Everybody, listen up! Some sports players have done a bad thing! Do you even give a shit about badminton? No, me neither, but that shouldn’t stop you from feeling a deep sense of moral outrage.
In case you missed it, various pairs from China, South Korea, and Indonesia in the women’s badminton doubles were disqualified this week for hitting the shuttlecock either too far or not far enough. Thanks to the fairly ridiculous round-robin system, the teams had already qualified for the next round before playing their final matches, and knew that losing would give them an easier draw in the knock-out stages. Somebody decided that this was amiss, and charged the players with “not using one’s best efforts to win”.
This is contradictory, inconsistent, and biased. The players were using their best efforts to win, but over the entire competition rather than in that particular match. Nobody makes a fuss when the sprinters do the same; Usain Bolt ran 10.09 seconds in the first round of the 100m sprint qualifiers. This is far slower than his winning time of 9.63 seconds in the final, and it was obvious that he was not using his best efforts to win in order to save himself for later in the competition.
A sports player will, and should be able to, do whatever is legal in order to put their team in a better position. This was not done out of spite, out of match-fixing, out of self-promotion, or out of a little hissy fit when things were going badly; this was a decision made to further the interests of the team and their country. It is a sports player’s job to win; to entertain is an added bonus for the crowd, not an inviolable right which comes with the ticket.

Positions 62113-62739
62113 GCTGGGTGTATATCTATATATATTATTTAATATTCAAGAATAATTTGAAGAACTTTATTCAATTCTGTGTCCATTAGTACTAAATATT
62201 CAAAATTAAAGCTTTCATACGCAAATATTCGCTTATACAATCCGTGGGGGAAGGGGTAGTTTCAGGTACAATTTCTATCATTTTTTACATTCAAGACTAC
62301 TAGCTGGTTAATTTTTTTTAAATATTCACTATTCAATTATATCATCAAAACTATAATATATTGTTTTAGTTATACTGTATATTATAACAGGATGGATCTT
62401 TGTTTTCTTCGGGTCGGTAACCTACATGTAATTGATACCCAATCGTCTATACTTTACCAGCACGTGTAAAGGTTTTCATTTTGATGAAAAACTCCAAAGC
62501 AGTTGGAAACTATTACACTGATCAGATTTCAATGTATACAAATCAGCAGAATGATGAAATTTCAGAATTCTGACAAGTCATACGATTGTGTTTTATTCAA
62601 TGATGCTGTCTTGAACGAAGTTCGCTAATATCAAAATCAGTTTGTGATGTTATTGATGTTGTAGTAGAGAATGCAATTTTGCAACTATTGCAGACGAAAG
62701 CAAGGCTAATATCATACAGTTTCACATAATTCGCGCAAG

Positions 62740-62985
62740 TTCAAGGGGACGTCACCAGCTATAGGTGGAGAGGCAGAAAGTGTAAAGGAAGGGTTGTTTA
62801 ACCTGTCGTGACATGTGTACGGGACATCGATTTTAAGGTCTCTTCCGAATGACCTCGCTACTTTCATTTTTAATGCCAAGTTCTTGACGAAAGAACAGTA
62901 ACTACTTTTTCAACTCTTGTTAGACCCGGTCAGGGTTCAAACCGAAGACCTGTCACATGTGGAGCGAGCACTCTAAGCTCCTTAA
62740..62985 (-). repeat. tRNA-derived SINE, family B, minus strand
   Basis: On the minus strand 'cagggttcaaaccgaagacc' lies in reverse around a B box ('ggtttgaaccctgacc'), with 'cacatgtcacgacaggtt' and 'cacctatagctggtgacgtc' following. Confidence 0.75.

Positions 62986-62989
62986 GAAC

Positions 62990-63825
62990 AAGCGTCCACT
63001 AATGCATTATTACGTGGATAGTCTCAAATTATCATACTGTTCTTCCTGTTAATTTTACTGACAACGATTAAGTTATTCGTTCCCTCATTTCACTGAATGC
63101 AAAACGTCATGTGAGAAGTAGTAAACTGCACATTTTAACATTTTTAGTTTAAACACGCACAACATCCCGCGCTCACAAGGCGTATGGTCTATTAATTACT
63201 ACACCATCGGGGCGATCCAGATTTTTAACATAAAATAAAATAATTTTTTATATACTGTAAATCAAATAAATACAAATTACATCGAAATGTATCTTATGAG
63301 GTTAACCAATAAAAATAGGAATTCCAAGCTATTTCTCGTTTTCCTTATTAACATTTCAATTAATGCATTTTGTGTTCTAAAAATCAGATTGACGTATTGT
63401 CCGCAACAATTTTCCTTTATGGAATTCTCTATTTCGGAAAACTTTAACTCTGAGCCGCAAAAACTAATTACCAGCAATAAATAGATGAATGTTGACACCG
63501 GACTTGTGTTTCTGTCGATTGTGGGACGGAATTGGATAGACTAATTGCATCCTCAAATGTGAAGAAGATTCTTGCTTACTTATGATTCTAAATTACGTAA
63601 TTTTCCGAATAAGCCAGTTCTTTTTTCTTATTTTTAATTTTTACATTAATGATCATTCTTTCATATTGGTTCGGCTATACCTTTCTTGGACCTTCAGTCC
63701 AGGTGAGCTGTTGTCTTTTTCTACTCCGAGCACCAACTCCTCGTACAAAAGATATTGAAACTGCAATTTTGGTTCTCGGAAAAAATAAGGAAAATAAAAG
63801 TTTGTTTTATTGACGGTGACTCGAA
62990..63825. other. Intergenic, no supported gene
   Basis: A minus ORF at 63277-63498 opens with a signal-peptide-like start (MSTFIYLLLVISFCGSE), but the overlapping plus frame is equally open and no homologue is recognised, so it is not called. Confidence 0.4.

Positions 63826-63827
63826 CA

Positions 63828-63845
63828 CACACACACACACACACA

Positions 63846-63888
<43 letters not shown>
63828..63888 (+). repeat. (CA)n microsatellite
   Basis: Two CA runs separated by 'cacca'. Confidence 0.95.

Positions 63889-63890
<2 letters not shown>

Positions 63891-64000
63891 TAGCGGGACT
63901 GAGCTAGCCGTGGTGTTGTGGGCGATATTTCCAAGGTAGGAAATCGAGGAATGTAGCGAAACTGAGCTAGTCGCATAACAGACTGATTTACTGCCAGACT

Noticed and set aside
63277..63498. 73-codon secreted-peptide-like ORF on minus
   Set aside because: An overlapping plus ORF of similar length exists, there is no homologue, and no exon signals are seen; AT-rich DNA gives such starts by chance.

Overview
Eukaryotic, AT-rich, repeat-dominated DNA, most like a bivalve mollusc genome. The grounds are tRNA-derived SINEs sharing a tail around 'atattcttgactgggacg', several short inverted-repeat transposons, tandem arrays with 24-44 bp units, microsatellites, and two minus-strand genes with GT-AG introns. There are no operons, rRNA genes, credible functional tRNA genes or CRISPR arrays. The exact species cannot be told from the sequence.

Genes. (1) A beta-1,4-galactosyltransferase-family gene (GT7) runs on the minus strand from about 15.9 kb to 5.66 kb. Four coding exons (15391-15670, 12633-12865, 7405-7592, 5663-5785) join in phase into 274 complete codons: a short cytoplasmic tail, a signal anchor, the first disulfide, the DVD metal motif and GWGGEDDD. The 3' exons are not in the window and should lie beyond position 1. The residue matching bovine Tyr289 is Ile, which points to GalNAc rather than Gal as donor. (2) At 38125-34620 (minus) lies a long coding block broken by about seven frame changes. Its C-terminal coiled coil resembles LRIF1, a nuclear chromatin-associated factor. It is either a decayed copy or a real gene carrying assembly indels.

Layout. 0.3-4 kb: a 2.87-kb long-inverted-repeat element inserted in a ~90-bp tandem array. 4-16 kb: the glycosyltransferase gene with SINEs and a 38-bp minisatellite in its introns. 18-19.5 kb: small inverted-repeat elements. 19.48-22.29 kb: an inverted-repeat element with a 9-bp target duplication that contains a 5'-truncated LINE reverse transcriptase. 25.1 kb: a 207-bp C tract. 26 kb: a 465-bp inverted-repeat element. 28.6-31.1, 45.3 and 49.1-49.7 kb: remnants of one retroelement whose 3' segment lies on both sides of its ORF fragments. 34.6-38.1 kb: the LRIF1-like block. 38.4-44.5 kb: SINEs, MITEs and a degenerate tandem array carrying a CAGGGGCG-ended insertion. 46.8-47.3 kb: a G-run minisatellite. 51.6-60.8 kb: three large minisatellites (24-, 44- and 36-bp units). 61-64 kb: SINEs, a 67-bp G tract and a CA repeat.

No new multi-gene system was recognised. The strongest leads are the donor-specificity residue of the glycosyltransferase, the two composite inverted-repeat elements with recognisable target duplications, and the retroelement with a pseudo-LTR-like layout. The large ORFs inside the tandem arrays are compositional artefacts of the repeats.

Claims that their conduct violates the “Olympic Spirit”, whatever ineffable abstraction that is, are moot (as far as I’m concerned, the Olympic spirit is gin, with lime and no ice). The Olympic Spirit, whose website defines it as “building a peaceful and better world”, lost all credibility when London bent over to let the corporate sponsors unleash their steaming load of hypocrisy into the Olympics. You know, corporate sponsors including GE, manufacturer of unmanned drones which are unable to distinguish between Pakistani weddings and terrorist training camps, BP, responsible for one of the world’s worst environmental disasters, and Coca-Cola, whose extensive list of transgressions fills several books. So much for a peaceful, better world. The indignant outrage directed against some badminton players who were trying to win a competition rings somewhat hollow in comparison.
Apologies for the relatively short blog this week; two of my paragraphs weren’t as good as they could have been, and were therefore disqualified.
In other Olympic news, Usain Bolt set an Olympic record by running 100 metres in 9.63 seconds at an average speed of 23.2mph. This is good news for everybody; idiotic children can play on the race track safe in the knowledge that they’d have a 95% chance of survival if he crashed into them.
Meanwhile, Michael Phelps may have won 18 gold medals, but claims that he is the greatest ever Olympian are grossly exaggerated. That title clearly belongs to Zeus. However, if Phelps has control over the sky and can improve the British summer, then I’m listening.
Finally, sports-related injuries peaked this weekend due the physically-punishing heptathlon. As Britain’s skimpily dressed poster girl ran, threw, jumped, and hurdled her way towards the gold medal, hundreds of men across the country came down with cases of severe Ennis Elbow.
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- momecat said:Flawless entry on the Olympics. Both with the serious and not so serious. Phelps is taking over my dashboard though… worshipped like a deity, he’s certainly attained the following worthy of a Greek God. I mean Gosh Tumblr!
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